Cardiff geared up physical challenge on South Africa trip
Ask serial tackler Thomas Young what he thinks it’s going to be like out in South Africa and one word immediately springs to his lips: “Physical”.
Young’s Cardiff Rugby will resume their so far encouraging BKT United Rugby Championship campaign with back-to-back matches away to the Cell C Sharks and the Vodacom Bulls.
Having returned to the Arms Park from Wasps this summer, it will be the international flanker’s first trip to the Rainbow Nation in a competition where he has made an immediate mark as the top defender, having put in no fewer than 109 tackles.
In fact, he’s only ever been there once before and that was for a pre-season trip with Cardiff Rugby ten years ago when he was just 20.
“We went out there for ten days and played against the Cheetahs in Bloemfontein. It was when Phil Davies was coach,” he said.
“I had about 20 minutes in the second half. I remember the old blond Springboks hooker Adriaan Strauss was playing for them. My first tackle was against him, so that was nice!”
It’s interesting to look up some of the names that played alongside Young that day in August 2012. They included current internationals Josh Navidi and Rhys Patchell, plus the likes of former Wales backs Ceri Sweeney, Tom James and Chris Czekaj, while Springbok front rowers Strauss and Trevor Nyakane were indeed among the opposition.
A decade on and a new South African adventure awaits the now 30-year-old Young.
“It’s going to be a physical challenge, but they can also play, so we will expect a bit of everything,” he said.
“We are not stupid enough not to realise the challenge we have got coming up, but we will definitely step on the field with the aim to win. It’s a challenge we have got to take head on. Everyone is beating everyone in this league. I am enjoying it.”
The four-times capped Young has arguably been Cardiff’s stand-out player so far this season, having started six of their seven BKT URC matches, scoring two tries, a blistering long-range effort against Dragons RFC and a clever spin over the line from close quarters versus Edinburgh Rugby.
In addition to having made the most tackles in the competition, he is also second only to his fellow flanker and team-mate James Botham (10) when it comes to turnovers won, with 7.
“There’s so much competition in the back row here, you’ve got to play well to stay in the team. I am just enjoying playing,” he said.
Cardiff have won four of their matches to establish themselves as the leading Welsh team in the league in sixth place.
“We spoke about being consistent the first day of pre-season,” said Young.
“We are far more consistent, but there is still a lot of growth in us. As a group, we know we can be much better. There are a lot of young players stepping up and it’s a learning for them and for the group as a whole.”
Thomas’ father Dai Young, Cardiff’s Director Of Rugby, echoes the message that there is room for improvement, while at the same time being pleased with the progress from last term when they finished 14th in the league with just seven wins out of 18 games.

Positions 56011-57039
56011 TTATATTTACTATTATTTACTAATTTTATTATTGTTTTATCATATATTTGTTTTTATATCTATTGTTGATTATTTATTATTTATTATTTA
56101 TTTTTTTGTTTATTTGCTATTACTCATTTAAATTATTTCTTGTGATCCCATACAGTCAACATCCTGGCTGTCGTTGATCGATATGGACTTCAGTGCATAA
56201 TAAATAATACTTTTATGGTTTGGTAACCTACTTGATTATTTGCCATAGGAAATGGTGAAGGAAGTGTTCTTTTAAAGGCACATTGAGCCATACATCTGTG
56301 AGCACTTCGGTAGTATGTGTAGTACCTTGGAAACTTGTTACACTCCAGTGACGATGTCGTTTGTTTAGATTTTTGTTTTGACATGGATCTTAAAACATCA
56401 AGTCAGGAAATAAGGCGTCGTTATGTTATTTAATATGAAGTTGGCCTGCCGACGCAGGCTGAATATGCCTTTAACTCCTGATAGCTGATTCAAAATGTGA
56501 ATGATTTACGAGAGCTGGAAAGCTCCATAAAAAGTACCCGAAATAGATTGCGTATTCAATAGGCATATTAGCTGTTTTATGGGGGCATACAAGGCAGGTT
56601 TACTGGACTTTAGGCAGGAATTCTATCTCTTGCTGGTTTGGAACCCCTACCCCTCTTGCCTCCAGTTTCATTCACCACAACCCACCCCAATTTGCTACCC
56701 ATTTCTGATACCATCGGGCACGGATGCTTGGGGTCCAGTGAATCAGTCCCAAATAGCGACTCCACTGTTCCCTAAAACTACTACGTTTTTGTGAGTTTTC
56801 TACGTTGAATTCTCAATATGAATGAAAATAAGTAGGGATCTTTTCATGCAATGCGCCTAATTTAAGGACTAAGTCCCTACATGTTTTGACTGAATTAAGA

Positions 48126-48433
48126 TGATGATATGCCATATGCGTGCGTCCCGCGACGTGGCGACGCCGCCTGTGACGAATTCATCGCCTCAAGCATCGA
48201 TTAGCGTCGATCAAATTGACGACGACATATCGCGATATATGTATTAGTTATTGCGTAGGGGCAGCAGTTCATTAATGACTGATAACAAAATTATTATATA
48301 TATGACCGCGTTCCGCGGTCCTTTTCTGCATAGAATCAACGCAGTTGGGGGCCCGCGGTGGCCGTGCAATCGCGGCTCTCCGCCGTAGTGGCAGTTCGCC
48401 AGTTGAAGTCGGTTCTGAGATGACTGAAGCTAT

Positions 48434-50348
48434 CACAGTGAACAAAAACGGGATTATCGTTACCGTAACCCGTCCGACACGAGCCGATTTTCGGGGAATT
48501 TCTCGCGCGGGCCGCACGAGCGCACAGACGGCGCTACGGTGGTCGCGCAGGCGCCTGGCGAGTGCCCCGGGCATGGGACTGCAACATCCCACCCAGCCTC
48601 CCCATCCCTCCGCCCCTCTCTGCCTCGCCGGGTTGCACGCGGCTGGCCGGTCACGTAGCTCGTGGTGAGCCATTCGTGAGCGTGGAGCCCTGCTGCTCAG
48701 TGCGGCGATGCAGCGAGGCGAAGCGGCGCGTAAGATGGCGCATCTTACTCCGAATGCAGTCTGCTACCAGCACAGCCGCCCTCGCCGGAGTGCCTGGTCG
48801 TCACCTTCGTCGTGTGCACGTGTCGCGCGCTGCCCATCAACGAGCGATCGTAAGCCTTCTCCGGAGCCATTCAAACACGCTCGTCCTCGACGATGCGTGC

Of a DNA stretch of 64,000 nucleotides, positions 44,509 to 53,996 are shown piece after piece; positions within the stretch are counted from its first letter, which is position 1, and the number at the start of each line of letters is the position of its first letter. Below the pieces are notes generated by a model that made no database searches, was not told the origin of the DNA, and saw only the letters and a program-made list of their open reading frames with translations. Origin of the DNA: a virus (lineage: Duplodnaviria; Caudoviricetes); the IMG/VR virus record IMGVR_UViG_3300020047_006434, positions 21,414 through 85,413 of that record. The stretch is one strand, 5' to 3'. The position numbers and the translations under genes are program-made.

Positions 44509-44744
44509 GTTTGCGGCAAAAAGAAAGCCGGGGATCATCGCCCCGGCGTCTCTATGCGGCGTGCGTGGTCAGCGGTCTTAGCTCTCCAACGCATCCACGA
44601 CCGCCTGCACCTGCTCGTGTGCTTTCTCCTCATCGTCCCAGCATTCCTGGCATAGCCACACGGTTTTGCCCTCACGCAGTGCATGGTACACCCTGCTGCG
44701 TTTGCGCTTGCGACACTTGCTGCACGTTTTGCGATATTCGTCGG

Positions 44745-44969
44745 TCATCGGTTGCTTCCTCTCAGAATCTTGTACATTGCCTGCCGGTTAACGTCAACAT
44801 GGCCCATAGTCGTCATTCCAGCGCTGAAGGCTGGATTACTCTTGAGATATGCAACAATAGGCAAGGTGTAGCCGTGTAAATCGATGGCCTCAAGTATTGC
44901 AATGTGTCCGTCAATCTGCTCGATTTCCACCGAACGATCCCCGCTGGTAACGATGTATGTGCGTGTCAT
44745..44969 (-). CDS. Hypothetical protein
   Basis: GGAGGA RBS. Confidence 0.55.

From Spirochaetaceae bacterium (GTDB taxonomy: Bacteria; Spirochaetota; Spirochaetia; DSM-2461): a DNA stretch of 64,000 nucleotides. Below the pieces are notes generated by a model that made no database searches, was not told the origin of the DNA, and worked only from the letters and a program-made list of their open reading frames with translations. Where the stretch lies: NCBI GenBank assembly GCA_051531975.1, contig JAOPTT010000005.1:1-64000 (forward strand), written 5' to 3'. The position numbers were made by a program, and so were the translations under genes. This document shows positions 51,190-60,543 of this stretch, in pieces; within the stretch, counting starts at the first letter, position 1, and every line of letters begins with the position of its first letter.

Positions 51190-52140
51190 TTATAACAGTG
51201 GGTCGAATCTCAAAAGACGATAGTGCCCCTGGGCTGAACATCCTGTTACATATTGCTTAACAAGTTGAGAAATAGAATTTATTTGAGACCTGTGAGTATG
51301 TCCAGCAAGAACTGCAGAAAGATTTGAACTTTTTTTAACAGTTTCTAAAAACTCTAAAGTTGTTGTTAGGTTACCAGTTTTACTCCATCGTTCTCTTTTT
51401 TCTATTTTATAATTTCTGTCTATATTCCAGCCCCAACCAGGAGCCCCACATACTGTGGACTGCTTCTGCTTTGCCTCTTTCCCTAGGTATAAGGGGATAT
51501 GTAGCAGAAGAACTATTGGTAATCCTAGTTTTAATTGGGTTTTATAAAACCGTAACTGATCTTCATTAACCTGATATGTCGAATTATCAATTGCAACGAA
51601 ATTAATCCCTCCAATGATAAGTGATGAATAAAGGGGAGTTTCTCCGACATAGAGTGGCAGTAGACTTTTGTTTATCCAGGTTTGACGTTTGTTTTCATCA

“I am satisfied when you consider where we came from at the end of last season, but we are nowhere near the finished article and we have to keep on working hard at it,” he said.
“We’re determined not to get on an emotional rollercoaster. Win, lose or draw, it’s about improving and being a better team. Last season, we were leaking too many points and not scoring enough, so we’re on the right track, but we still have a long way to go.”
To bridge the gap between their last league game and their fixture against the Cell C Sharks in Durban on Sunday November 27, Cardiff arranged a friendly with Bristol at Ashton Gate 10 days ago.
“The thinking behind that was, looking back to last year, it was a new experience having a block mid-season of three weeks without a game,” said boss Young.
“We tried to have some opposed sessions with local teams, which we didn’t really feel replicated a game and we ended up a little bit undercooked. So we looked at Bristol and thankfully they were looking for a game as well.”
While the trip across the bridge to the west country ended in a 31-12 defeat, Young felt it served its purpose.
“We had a lot of boys who hadn’t played much rugby, so there were opportunities for people to put their hands up. The most important thing was getting a run out, so when we go to South Africa the guys have had that game time. You can do plenty of contact training and conditioning games, but you can’t replicate game time,” he said.
“So we were really pleased we could get the fixture because a lot of the boys will be in the 23 over the next couple of weeks, having probably only been on the fringes previously. It was hugely important for them to get some game-time.
“They will be two real high intensity matches, real high physicality and you’re going to need your squad out there. We’ll go to South Africa in a much better position than we did last season and hopefully we can hit the ground running.”
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